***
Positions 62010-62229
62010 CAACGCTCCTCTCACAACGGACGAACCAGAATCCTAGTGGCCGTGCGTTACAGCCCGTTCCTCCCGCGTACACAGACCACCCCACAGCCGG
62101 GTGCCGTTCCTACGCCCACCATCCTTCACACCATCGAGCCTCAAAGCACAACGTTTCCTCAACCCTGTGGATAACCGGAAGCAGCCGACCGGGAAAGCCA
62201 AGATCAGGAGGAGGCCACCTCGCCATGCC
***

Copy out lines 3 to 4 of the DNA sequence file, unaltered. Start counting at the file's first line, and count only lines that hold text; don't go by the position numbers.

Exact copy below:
62101 GTGCCGTTCCTACGCCCACCATCCTTCACACCATCGAGCCTCAAAGCACAACGTTTCCTCAACCCTGTGGATAACCGGAAGCAGCCGACCGGGAAAGCCA
62201 AGATCAGGAGGAGGCCACCTCGCCATGCC